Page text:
TEHRAN, Young Journalists Club (YJC) - Charlie Yaxley, a spokesman for the Office of the United Nations High Commissioner for Refugees (UNHCR), said on Thursday that a further 150 survivors were picked up by local fishermen and then returned to the coast by Libyan coastguard.
It is not clear if the refugees were on one or two boats that left the Libyan town of al-Khoms, some 120km (74.5 miles) east of Tripoli.
If confirmed, the number of dead would be the highest for a shipwreck in the Mediterranean this year.
Thousands of refugees attempt to cross the Mediterranean to Europe every year, and Libya is a key departure point. The majority of refugees from Africa take the sea route from Libya to Italy to reach Europe, while some others depart from Morocco to Spain.
Most refugees are packed into flimsy inflatable boats that often break down or sink. UNHCR figures show about 164 people died on the route between Libya and Europe in the first four months of 2019.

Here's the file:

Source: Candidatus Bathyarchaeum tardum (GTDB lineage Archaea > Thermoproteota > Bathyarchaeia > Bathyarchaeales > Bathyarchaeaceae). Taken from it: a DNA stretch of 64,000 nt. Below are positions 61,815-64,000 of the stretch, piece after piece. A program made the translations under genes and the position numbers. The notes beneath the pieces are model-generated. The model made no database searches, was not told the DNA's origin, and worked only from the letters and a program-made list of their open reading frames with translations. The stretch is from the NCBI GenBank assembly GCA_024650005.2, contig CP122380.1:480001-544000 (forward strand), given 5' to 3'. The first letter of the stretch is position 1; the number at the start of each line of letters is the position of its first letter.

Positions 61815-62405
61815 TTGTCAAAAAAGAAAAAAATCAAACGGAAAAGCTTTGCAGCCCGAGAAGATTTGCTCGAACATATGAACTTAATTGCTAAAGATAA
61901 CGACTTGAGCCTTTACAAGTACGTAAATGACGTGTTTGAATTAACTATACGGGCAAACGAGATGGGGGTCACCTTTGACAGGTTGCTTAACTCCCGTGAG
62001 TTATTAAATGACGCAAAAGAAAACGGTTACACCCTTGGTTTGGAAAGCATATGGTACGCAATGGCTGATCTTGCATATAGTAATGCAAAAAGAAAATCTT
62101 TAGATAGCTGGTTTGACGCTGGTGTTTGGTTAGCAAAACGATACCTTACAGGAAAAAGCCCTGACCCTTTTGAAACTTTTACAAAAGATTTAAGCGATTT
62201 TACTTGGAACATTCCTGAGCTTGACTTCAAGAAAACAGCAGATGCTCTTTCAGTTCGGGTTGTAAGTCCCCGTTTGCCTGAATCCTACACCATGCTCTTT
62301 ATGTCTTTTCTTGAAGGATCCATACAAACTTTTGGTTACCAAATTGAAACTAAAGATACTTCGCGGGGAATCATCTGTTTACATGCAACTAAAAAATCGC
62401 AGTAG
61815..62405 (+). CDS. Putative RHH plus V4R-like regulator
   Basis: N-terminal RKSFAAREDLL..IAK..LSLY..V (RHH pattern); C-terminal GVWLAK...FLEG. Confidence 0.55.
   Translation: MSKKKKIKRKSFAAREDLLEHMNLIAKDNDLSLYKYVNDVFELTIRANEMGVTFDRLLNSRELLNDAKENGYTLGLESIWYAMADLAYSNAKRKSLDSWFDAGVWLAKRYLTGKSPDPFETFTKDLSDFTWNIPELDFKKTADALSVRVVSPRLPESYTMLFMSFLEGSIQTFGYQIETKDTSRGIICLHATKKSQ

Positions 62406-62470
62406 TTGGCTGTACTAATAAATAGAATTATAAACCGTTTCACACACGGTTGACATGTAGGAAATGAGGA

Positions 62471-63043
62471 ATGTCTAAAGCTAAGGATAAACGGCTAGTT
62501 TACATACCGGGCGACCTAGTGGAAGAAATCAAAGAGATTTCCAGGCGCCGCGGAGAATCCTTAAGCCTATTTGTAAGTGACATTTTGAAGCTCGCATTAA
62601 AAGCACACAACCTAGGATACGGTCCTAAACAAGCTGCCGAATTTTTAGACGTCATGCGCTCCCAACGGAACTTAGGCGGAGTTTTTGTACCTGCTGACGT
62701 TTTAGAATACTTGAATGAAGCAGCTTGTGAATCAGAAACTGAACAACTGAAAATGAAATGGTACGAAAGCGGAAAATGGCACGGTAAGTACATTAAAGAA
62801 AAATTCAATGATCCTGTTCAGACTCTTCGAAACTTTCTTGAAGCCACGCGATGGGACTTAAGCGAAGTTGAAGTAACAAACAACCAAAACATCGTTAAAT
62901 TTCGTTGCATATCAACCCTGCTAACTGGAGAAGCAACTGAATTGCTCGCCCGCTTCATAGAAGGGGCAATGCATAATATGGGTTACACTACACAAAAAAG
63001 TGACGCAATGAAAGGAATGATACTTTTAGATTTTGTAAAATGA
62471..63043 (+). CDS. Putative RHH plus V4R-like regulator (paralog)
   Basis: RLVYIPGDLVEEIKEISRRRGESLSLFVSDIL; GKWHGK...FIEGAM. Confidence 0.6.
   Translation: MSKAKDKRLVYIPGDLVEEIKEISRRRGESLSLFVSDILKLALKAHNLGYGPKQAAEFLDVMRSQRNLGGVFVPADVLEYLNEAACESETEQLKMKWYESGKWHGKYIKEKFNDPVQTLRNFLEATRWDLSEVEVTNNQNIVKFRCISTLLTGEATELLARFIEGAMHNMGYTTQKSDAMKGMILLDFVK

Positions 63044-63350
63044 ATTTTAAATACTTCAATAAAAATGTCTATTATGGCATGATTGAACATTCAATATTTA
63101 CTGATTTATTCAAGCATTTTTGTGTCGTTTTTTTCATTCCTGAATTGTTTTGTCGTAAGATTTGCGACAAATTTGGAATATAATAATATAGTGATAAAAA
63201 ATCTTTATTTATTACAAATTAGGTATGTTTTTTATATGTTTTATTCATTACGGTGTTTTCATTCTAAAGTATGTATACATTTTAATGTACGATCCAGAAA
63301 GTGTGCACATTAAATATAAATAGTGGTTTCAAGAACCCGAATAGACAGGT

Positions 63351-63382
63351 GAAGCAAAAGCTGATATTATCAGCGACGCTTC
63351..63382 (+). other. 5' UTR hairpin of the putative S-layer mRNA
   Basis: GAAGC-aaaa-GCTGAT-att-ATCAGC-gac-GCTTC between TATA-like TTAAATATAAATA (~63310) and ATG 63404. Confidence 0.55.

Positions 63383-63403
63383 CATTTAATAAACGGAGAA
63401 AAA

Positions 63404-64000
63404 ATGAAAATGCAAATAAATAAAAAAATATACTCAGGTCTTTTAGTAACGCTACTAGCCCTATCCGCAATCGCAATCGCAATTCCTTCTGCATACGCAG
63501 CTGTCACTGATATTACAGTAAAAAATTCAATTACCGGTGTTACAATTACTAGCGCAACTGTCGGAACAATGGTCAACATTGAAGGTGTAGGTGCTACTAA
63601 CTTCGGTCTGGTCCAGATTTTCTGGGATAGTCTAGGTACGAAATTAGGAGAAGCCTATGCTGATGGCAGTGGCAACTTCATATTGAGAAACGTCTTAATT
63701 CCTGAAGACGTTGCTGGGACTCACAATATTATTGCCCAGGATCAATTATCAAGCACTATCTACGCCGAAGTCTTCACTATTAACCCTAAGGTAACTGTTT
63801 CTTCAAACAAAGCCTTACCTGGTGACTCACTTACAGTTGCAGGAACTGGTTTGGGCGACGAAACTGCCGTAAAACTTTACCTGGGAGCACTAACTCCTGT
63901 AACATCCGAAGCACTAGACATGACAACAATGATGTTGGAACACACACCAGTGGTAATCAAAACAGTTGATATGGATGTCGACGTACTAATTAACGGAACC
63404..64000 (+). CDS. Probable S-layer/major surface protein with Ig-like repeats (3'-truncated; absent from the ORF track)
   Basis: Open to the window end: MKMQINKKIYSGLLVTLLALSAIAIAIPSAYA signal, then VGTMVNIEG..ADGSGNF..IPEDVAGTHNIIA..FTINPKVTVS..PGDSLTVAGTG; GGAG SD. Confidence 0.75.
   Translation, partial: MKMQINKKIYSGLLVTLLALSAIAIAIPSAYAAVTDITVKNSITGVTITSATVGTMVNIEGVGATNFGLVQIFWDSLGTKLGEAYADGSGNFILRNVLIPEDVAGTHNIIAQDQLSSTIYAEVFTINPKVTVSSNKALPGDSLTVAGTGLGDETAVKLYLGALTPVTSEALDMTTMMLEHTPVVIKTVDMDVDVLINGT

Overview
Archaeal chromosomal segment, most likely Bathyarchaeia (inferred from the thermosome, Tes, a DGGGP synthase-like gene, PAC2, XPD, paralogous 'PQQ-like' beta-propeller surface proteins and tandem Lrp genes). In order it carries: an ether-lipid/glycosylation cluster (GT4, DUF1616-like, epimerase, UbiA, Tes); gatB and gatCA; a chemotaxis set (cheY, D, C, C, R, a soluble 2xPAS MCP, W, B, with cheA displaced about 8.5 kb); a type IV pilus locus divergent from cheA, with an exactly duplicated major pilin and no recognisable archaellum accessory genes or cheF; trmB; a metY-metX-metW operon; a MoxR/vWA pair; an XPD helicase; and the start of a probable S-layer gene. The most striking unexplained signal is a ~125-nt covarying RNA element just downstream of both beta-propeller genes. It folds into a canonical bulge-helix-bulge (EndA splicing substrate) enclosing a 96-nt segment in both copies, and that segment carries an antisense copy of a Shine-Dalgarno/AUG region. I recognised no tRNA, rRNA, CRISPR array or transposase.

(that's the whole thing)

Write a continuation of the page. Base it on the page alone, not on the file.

The International Organization for Migration (IOM) said in May that 443 people had reportedly died on dangerous Mediterranean crossings so far this year, compared to 620 deaths for the same period in 2018.
Europe has faced its worst refugee crisis since World War II. The continent has been hit since 2014 by an unprecedented influx of refugees fleeing conflict-ridden zones in North Africa and the Middle East, in particular Syria.
But since mid-2017, the number of migrant journeys has declined dramatically. The decline is largely because Italy has engaged Libyan forces to stop refugees from setting off or return them to Libya if found at sea - a policy condemned by human rights groups and international organizations.
The rights groups say migrants who failed to make the crossing to Europe and sent back to Libya face hunger, beatings, torture, rapes and a lack of medical care.
Source: Press TV